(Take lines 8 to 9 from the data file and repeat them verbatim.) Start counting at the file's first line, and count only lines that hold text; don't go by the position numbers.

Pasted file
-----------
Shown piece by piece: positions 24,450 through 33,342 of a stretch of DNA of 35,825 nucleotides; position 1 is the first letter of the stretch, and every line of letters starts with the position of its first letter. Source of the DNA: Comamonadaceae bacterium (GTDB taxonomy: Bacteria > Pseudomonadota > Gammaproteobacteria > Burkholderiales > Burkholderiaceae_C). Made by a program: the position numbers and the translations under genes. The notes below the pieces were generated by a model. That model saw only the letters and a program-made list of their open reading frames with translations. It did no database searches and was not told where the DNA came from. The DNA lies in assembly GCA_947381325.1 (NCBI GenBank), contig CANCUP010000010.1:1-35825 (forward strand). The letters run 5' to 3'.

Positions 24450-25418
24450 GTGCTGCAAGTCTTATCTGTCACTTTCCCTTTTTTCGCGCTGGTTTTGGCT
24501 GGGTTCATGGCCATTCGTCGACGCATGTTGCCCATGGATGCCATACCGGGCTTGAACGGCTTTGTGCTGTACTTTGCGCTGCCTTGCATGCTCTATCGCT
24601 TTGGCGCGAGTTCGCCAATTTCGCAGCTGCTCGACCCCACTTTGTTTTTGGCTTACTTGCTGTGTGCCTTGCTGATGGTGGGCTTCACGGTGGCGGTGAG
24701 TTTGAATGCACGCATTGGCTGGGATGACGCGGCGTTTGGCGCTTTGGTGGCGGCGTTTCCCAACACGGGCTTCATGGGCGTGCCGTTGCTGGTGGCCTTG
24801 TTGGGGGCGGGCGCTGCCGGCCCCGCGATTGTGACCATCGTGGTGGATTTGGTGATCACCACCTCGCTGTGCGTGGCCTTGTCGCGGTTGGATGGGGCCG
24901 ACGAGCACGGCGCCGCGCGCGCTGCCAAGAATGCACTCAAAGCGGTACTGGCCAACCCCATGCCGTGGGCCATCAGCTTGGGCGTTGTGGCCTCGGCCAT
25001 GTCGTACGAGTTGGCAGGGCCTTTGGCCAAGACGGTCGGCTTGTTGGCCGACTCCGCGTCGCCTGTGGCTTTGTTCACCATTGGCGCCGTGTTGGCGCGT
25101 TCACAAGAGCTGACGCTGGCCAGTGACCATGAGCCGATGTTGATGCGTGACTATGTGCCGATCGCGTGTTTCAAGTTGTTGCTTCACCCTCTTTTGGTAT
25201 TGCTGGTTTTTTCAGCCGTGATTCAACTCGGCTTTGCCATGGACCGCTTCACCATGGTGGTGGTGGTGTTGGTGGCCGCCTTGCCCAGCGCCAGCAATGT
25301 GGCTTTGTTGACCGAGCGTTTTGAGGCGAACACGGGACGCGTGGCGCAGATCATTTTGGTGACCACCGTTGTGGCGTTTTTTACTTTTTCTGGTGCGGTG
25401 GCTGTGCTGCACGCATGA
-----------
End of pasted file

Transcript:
24901 ACGAGCACGGCGCCGCGCGCGCTGCCAAGAATGCACTCAAAGCGGTACTGGCCAACCCCATGCCGTGGGCCATCAGCTTGGGCGTTGTGGCCTCGGCCAT
25001 GTCGTACGAGTTGGCAGGGCCTTTGGCCAAGACGGTCGGCTTGTTGGCCGACTCCGCGTCGCCTGTGGCTTTGTTCACCATTGGCGCCGTGTTGGCGCGT